While the original style of the ranch was informal and basic in design, starting around the early 1960s, many ranch-style houses constructed in the United States (particularly in the Sun Belt region) were increasingly built with more dramatic features like varying roof lines, cathedral ceilings, sunken living rooms, and extensive landscaping and grounds.
Preservationist movements have begun in some ranch house neighborhoods, as well as renewed interest in the style from a younger generation who did not grow up in ranch-style houses. This renewed interest in the style has been compared to that which other house styles such as the bungalow and Queen Anne experienced in the 20th century, initial dominance of the market, replacement as the desired housing style, decay and lack of interest coupled with many tear downs, then renewed interest and modernization of the surviving houses.
The ranch house style was adapted for commercial use during the time of the style’s popularity. As the concept of a “drive in” shopping center was being created and popularized, the ranch style was a perfect style to fit into the large tracts of ranch homes being built. Commercial ranch buildings, such as supermarkets and strip malls, typically follow the residential style with simple rustic trim, stucco or board and batten siding, exposed brick and shake roofs, and large windows.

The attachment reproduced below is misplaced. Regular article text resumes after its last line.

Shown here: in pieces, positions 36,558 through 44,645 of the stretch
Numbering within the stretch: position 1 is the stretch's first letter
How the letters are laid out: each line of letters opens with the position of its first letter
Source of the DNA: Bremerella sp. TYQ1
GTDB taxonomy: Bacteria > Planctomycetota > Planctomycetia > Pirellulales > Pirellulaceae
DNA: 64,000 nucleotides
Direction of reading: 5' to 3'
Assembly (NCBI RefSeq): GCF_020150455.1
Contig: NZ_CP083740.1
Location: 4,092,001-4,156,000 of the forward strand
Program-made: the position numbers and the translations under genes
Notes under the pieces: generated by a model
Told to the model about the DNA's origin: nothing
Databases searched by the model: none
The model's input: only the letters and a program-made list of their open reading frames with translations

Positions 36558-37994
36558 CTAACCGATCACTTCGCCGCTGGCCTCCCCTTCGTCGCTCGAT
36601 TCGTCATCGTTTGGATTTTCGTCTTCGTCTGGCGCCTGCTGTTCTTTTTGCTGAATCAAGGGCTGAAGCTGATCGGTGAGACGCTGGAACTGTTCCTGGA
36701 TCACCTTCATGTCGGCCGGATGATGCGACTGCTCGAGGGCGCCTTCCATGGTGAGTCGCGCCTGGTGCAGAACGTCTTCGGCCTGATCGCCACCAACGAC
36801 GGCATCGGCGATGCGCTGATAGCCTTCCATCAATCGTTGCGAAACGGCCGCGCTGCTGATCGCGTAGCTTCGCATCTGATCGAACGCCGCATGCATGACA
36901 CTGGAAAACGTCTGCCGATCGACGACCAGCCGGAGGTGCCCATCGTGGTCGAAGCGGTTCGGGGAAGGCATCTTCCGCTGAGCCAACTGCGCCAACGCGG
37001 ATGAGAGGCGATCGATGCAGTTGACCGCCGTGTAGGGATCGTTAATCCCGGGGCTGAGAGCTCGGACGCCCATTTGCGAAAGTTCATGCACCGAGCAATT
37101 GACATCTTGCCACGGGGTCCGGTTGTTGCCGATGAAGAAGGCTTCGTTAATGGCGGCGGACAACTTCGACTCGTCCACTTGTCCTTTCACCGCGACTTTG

The 20th-century ranch house style has its roots in North American Spanish colonial architecture of the 17th to 19th century. These buildings used single-story floor plans and native materials in a simple style to meet the needs of their inhabitants. Walls were often built of adobe brick and covered with plaster, or more simply used board and batten wood siding. Roofs were low and simple, and usually had wide eaves to help shade the windows from the Southwestern heat.